Talent Not Included is a lively, colourful platformer that is well worth the price of admission.
Developed by Frima Originals, Talent Not Included is set in the fantasy land of Notthatmuchfurther. It tells the story of three actors. They’re ready for anything, in order to give the performance of their life. Throughout their journey they must face a variety of obstacles including; mechanical soldiers, animals, hard-headed monsters and more.
The first thing that stood out to me about Talent Not Included was the vibrant visual style. The environment is designed to mimic a stage, you play as the performers. It’s a clever concept that isn’t exactly original by design but it does add a number of unique mechanics. The ground beneath you is made up of a series of cylinders that spin revealing new obstacles to tackle and dangers to avoid. The background is fairly simplistic most of the time but it serves its purpose well enough. Certain enemies will throw fireball like projectiles towards you. The force of these causes the staged background to ripple slightly. It’s these kinds of minor details that I appreciate.
You start out as the Knight who has the ability to do a spinning attack to make it from one platform to another. Your main objective is to survive, collect candies and build up a combo. The higher the combo, the more the audience will cheer you on. Give a poor performance and you’ll be showered with boos. At the end of each level you’re given a bronze, silver or gold mask. These are dependent on your total points.
Each protagonist has their own individual antagonist to go up against. These are an enjoyable change of pace but dreadfully formulaic. Even the final boss is surprisingly easy to dispatch.
Most of the levels throughout the game are quite forgiving, allowing you to miss some candies and take a few hits. However, there are some later levels that require you to get through them entirely unscathed.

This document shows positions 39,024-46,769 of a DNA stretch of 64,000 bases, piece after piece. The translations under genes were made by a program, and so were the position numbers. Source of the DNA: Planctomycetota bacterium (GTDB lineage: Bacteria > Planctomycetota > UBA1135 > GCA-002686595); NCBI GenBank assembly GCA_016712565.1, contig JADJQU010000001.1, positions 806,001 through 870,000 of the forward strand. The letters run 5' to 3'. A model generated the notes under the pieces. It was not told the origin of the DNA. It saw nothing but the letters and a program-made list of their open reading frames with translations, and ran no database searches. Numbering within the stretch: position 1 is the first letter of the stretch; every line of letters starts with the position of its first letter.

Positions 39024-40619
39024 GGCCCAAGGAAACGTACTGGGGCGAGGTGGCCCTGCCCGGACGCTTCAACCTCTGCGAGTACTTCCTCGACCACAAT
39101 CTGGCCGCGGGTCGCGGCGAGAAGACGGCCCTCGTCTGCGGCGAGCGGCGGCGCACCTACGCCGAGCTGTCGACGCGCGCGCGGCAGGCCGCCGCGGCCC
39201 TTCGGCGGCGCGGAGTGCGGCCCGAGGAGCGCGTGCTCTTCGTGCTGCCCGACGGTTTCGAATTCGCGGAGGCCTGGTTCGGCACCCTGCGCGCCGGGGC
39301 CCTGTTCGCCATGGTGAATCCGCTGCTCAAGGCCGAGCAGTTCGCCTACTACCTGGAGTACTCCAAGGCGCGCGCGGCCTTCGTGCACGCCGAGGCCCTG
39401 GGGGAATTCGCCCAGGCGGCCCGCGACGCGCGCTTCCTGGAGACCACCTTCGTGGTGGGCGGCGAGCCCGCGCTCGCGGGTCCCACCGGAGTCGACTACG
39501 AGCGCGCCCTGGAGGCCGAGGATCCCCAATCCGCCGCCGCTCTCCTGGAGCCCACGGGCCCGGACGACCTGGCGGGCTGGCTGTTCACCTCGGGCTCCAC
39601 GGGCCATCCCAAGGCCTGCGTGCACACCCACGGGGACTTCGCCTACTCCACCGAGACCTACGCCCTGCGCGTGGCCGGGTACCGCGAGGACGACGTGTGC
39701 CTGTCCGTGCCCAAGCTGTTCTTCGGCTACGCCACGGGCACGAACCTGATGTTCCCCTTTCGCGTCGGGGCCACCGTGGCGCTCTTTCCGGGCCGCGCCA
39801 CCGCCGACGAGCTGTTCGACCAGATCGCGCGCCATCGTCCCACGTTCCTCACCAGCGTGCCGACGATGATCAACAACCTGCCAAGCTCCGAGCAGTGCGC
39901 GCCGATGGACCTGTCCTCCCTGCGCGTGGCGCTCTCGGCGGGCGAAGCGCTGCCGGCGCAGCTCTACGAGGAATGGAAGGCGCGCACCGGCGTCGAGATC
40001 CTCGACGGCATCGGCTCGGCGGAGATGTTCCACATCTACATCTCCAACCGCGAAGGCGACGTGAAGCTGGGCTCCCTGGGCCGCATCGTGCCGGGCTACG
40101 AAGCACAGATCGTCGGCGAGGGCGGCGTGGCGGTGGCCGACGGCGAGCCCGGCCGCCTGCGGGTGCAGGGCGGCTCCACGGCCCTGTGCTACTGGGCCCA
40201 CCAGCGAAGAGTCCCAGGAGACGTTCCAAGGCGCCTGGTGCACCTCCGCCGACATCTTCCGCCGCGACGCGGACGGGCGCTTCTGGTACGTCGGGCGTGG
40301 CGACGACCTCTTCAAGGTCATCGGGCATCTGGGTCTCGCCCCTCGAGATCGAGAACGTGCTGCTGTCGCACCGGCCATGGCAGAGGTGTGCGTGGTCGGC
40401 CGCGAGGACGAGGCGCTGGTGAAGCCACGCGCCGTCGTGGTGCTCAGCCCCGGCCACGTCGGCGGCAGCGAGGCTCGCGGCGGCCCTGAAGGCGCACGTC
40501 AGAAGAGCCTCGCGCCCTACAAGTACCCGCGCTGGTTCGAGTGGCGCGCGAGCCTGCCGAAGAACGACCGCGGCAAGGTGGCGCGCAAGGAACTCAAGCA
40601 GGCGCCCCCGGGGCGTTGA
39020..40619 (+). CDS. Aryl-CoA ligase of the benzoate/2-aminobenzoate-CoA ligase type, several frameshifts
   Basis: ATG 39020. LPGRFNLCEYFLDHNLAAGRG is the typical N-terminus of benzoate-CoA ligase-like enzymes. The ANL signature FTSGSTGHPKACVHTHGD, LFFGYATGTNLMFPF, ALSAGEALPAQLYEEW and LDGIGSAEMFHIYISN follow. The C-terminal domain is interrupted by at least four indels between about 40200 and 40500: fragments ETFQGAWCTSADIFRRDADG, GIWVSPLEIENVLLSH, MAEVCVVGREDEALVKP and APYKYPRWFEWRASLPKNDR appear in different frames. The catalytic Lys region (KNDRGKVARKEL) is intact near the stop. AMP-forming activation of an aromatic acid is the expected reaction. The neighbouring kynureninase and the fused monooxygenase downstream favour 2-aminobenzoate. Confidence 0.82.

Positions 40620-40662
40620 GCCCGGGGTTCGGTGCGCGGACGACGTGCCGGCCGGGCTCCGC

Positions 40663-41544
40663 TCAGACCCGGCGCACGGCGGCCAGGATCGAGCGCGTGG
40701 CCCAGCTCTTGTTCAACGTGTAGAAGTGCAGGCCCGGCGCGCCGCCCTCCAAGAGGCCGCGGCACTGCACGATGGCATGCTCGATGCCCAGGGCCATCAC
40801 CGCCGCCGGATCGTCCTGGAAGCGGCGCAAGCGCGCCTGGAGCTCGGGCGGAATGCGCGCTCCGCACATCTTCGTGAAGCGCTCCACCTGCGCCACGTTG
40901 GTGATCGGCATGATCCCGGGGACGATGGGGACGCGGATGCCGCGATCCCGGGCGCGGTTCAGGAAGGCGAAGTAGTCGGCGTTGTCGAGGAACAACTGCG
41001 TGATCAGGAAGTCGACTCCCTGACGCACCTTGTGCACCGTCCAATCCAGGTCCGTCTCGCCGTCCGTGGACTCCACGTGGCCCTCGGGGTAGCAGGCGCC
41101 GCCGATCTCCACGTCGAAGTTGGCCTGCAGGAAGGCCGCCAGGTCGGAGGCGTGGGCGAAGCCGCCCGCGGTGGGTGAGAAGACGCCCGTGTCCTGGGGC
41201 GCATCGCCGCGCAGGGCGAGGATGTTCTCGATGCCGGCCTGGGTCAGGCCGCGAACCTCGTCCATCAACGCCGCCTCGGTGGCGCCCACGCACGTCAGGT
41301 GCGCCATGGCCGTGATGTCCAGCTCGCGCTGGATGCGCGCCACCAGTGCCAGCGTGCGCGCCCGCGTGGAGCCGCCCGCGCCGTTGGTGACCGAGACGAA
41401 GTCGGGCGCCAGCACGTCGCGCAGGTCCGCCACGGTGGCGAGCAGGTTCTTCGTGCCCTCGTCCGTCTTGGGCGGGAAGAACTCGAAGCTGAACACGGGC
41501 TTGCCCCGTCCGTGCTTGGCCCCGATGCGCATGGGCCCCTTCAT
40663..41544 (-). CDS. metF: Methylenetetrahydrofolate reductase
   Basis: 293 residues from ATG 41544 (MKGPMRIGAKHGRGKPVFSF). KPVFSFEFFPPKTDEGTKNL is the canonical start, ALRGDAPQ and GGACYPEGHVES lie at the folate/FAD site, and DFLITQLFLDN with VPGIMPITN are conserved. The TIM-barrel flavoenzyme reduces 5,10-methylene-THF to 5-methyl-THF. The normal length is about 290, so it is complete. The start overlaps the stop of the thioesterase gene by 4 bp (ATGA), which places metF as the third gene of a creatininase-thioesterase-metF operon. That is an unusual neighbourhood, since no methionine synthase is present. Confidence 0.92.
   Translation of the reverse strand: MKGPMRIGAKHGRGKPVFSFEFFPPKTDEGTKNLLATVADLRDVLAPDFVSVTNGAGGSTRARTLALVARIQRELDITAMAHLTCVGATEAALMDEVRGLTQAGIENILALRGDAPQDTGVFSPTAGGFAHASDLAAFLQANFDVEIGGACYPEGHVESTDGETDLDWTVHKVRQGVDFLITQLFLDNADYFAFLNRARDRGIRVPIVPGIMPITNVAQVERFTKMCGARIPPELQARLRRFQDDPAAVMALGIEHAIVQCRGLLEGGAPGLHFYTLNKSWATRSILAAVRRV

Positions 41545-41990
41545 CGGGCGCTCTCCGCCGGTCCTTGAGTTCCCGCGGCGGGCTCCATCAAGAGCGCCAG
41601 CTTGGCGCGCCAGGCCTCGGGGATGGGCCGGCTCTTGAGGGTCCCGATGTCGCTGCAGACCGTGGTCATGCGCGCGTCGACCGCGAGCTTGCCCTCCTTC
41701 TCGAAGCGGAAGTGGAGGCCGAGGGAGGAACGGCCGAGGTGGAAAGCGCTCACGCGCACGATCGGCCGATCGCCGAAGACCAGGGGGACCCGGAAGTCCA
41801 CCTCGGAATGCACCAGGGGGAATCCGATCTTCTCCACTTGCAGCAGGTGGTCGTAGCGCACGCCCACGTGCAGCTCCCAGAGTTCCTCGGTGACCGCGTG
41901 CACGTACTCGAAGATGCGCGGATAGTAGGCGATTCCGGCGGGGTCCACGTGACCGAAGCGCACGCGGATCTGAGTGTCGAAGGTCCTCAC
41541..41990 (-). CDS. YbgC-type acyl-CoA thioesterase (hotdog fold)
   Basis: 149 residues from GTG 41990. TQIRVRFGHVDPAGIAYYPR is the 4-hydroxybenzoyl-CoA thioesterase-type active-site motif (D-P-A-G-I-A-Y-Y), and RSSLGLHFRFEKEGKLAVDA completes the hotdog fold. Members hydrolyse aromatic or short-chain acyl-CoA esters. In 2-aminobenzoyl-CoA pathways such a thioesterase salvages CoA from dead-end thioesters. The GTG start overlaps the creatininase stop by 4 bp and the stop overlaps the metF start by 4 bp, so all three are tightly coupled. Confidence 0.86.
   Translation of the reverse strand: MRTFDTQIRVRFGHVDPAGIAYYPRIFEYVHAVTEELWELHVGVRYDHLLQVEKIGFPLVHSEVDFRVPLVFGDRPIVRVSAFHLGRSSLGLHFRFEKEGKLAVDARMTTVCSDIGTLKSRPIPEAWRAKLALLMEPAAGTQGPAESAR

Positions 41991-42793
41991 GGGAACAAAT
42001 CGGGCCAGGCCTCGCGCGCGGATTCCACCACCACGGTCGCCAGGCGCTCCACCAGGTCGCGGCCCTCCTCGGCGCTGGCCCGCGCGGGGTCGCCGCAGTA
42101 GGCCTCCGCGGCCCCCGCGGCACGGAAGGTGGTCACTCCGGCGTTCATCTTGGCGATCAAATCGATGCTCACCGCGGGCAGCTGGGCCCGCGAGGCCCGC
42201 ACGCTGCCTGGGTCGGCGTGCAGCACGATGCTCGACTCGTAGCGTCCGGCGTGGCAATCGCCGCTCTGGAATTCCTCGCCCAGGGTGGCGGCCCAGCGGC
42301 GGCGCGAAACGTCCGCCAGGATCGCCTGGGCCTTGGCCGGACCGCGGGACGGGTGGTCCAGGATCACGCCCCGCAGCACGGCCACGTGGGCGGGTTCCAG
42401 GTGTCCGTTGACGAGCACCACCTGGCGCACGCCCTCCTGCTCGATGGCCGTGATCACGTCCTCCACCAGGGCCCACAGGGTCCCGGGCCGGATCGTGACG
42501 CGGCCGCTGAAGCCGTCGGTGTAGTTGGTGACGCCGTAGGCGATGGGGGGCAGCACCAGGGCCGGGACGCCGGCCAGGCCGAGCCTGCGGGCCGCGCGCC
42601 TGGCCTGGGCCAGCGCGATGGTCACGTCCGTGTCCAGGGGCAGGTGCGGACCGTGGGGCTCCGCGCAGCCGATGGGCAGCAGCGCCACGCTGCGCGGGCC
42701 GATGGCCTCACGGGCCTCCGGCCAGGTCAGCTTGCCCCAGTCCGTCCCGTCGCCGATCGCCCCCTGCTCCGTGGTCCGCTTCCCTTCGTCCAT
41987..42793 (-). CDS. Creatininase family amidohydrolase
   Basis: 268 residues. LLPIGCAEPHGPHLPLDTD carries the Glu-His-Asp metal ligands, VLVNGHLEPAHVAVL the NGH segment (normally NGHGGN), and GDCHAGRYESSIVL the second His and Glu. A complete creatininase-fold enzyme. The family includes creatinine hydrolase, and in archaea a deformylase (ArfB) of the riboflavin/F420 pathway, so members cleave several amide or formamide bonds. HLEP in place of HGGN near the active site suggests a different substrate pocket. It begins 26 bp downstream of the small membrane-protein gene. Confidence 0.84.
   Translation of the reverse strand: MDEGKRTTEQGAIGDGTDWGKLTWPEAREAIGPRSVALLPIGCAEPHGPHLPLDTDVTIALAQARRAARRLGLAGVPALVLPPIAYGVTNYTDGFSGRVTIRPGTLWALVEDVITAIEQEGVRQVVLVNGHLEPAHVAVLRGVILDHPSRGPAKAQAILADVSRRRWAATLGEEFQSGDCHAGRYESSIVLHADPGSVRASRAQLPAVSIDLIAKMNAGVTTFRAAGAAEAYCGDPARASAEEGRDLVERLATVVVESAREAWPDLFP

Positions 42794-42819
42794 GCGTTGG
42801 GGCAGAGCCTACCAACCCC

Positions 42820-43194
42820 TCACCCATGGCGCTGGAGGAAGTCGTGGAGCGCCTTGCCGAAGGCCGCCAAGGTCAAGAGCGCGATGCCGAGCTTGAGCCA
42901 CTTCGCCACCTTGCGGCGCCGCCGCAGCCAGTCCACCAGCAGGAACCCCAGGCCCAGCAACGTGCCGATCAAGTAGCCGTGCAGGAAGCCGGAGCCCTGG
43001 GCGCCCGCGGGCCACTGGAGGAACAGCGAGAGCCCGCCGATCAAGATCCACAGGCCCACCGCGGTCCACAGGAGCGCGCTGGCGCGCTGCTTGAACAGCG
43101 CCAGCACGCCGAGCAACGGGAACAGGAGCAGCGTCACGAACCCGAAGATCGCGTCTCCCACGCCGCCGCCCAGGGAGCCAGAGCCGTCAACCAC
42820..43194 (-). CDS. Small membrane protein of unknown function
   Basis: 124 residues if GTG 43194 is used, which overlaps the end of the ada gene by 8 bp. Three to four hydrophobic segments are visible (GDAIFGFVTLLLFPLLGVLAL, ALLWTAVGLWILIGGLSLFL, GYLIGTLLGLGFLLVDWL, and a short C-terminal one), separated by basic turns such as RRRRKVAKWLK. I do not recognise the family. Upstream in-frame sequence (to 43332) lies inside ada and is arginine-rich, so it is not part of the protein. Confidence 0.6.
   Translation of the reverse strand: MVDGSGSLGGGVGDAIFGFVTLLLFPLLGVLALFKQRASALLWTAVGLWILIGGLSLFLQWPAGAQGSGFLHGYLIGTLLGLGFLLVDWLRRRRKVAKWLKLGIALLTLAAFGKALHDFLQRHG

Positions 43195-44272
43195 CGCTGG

Next, you play as the Rouge who can roll through danger for a brief period. Then, you’re a wizard who can teleport, shoot projectiles and glide. There is a certain amount of trial and error with a couple of stages. Most of the 46 levels are quite short and can be completed first time. However, others require some memorization.
Talent Not Included is adrenaline pumping fun. It’s an absolute blast to play around with for a couple of hours. I found it to be highly addictive with its frenetic gameplay that rarely slows down. The controls feel extremely responsive as they would need to be in any competent platformer. If you miss a jump, you know you only have yourself to blame.
It’s the type of game that can be enjoyed by just about everybody which is tremendous. Still, if you’re a completionist then I can’t deny that it requires some genuine skill at times. Nothing it presents you with is impossible but there are a couple of difficulty spikes.
The sound design is pretty good as well. It can get a little grating and repetitive if you continuously fail a section though. I thought the developers did a decent job of making each level feel different. Still, it can begin to feel samey at certain points. Also, if you do 100% the game it has basically no replayabillity which is a shame. While it does have a local co-op mode, a second character can be very distracting and not in a good way.
Overall, Talent Not Included was a highly enjoyable experience that didn’t overstay its welcome. The levels are short, fast and well designed. It gives you a feeling of satisfaction when you finally get that gold mask you’ve been struggling with.